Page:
Lawyers possess personal and confidential data. Lawyers work on important issues that impact people’s lives. For these reasons, lawyers must pay continued attention to cyber and workplace threats, according to experts who spoke on day one of the Wisconsin Solo and Small Firm Conference in Wisconsin Dells.
With CLE tracks in substantive law, practice management, technology, ethics and quality of life, a large hall of exhibitors, and featured speakers and events, this State Bar of Wisconsin event annually attracts solo and small firm lawyers throughout the state.
This year, the program dove right into two scary topics, cybersecurity and workplace safety. But given recent events, in Wisconsin and beyond, taking time to discuss cyber and workplace threats and responses will equip attorneys and firms to be prepared.
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Cybersecurity expert Joseph Granneman, CEO of Illunination.oi, made his points crystal clear, using actual hacking experiments to show attorneys how easily hackers can access information when cyber windows and doors are left ajar.
We hear a lot about large data breaches – most recently the Equifax breach involving the personal and financial data of more than 143 million people – but Granneman says individuals and small businesses are not excluded from the crosshairs.
“Lawyers handle a lot of sensitive data, and that makes them a target,” said Granneman. “Anyone who isn’t taking proper precautions is a target.”
“The paths to get into almost any company, regardless of size, is almost always through phishing, through a bad website vulnerability, some sort of attack inside the browser, through a bad advertisement, or some other browser exploit,” Granneman said.
And criminals have started to shift their focus on stealing credit card information, Granneman said. “Ransomware is the next evolution to monetize criminal activity because it scales really easily, requires very little investment in technical resources, and it provides an easy anonymous way for them to get paid for their work. It has exploded.”
Through ransomware – hackers find holes to access your network, encrypt your data, and demand a ransom. If your files aren’t backed up, you’re in a bad spot.
“Right now, ransomware is pretty simple to prevent just by taking basic security measures – strong passwords, good security patching of your devices,” he said.
In the future, it may be tougher for lawyers, Granneman said. As ransomware gets smarter, it may begin to target more valuable information, which lawyers possess.
Password tip: “Eight to 10 characters is the sweet spot for password cracking,” Granneman said. For instance, an eight-character password can take minutes to crack, based on the way those passwords are stored. A 20-character password can take months. Make it more difficult with longer, unique passwords. This is just one of the numerous tips attendees took away from Granneman’s comprehensive talk.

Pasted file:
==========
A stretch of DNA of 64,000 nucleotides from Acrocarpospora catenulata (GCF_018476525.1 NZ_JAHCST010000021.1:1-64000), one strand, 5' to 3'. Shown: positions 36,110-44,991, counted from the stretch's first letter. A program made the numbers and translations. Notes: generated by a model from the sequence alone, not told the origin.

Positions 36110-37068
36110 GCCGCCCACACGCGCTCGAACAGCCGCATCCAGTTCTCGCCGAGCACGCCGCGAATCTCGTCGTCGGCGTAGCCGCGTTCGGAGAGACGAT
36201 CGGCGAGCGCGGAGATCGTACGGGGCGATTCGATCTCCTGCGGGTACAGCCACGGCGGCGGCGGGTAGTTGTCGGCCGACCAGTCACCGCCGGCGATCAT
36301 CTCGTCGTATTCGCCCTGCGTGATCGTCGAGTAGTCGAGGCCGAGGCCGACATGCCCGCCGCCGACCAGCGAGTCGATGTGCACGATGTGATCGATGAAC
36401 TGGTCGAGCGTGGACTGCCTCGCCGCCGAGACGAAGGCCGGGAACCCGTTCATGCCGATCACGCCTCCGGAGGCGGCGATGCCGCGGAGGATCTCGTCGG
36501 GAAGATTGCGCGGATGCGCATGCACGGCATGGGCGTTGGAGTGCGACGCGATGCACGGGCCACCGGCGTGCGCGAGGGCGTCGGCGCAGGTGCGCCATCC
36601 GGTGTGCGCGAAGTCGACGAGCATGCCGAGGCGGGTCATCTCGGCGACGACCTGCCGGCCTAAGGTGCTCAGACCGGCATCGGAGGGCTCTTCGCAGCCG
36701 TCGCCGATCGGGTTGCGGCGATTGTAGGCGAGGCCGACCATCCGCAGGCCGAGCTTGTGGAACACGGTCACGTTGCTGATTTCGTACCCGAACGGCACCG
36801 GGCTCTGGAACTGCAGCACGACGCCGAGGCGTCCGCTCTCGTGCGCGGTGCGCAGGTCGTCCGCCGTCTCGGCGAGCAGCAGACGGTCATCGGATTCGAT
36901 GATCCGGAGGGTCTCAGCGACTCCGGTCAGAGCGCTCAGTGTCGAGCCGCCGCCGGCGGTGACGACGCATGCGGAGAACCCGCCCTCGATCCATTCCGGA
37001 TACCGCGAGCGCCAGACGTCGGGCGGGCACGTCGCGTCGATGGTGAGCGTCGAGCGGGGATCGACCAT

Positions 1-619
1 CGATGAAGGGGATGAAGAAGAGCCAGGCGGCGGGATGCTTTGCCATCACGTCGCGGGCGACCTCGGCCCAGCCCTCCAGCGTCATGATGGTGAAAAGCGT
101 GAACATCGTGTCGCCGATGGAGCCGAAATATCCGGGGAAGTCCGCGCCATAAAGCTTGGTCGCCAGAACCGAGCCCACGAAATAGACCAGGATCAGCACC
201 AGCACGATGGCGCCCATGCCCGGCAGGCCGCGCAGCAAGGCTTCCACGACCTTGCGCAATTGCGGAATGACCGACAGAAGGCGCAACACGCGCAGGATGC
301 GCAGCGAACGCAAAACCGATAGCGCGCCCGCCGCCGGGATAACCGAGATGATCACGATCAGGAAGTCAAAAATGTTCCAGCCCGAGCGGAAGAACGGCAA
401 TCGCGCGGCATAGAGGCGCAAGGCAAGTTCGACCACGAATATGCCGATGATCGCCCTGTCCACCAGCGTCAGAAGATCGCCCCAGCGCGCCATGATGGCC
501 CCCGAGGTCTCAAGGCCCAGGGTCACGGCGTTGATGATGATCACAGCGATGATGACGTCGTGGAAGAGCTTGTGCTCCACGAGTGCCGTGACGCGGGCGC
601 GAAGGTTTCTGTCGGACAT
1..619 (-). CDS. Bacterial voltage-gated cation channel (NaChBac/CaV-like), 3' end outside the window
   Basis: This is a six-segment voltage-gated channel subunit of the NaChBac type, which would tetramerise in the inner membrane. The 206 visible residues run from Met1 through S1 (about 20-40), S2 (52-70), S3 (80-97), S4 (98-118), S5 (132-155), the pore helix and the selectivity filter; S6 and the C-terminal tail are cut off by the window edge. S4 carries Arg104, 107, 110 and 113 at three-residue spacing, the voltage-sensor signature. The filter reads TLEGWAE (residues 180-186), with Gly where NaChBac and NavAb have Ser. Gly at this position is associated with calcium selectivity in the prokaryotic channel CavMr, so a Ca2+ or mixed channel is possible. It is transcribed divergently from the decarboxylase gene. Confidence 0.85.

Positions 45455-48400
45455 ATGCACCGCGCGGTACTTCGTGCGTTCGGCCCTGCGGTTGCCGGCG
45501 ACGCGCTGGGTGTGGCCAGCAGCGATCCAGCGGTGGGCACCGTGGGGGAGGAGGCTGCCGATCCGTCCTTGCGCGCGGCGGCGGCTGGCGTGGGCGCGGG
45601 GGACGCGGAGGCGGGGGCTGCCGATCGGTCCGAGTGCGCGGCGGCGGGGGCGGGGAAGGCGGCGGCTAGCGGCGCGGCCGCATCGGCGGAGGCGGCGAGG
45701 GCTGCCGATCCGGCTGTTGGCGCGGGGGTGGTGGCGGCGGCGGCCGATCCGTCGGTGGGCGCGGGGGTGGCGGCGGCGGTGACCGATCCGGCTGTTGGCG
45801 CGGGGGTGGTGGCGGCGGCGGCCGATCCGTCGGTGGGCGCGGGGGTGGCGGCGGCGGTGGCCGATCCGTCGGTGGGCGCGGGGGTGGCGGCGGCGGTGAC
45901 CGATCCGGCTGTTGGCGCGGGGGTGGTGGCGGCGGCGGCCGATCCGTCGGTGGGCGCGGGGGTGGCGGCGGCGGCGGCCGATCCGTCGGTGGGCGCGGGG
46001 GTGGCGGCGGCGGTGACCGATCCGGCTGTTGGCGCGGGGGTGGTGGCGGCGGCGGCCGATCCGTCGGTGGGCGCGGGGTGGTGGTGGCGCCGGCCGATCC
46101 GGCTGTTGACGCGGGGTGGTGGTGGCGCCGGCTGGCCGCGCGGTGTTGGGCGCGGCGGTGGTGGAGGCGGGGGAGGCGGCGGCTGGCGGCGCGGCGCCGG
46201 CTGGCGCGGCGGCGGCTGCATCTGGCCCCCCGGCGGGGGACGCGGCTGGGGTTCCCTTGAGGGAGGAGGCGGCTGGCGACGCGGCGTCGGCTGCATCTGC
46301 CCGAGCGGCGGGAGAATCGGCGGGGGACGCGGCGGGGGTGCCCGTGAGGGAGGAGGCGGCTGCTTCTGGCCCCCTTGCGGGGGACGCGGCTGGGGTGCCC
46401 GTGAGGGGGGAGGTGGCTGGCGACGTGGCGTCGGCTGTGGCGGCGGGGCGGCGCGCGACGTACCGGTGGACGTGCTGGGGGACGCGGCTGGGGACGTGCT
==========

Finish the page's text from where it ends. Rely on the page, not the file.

We now hear about shootings often, most recently the mass shooting in Las Vegas. Everyone should be thinking about their surroundings with this in mind, the sad truth, says Madison Police Sgt. Shawn Engel, an expert on active shooter responses.
The message hit home this past March, when the Wisconsin legal community was shocked and saddened to hear about the death of attorney Sara H. Quirt-Sann, one of four victims killed by a gunman in Wausau. She was killed at her law office.
Attorneys, who often deal with emotional situations and people, should take precautions to ensure workplace safety, including specific security measures, de-escalation training, workplace policies, and thinking about a worst case scenario. In an active shooter situation, Engel notes three response options: avoid, deny and defend, in that order.
“We want people to be thinking, ‘if I can get out of this environment where these shooters are,’ that’s going to be our best and safest option, assuming we can do that without becoming an easy target,” Sgt. Engel said. “We want people focused on that.”
Sgt. Engel went into detail on all three responses, using a video footage of the 2013 mall attack in Kenya to show how different responses can mean life or death.
In a second session, other panelists discussed workplace safety, including criminal defense attorney Jessa Nicholson Goetz and family law attorney Daniel Bestul.
They talked about safety measures their firms have taken to address potential events. From exit doors to consultation policies, small things can make a big difference.
“We have a policy that we won’t meet with walk-ins,” Bestul said. “If someone, even a client, walks in our office, we may set up an appointment for a half-hour from now, and have them come back. But we feel that a walk-in is a real risk sign, a real red flag.”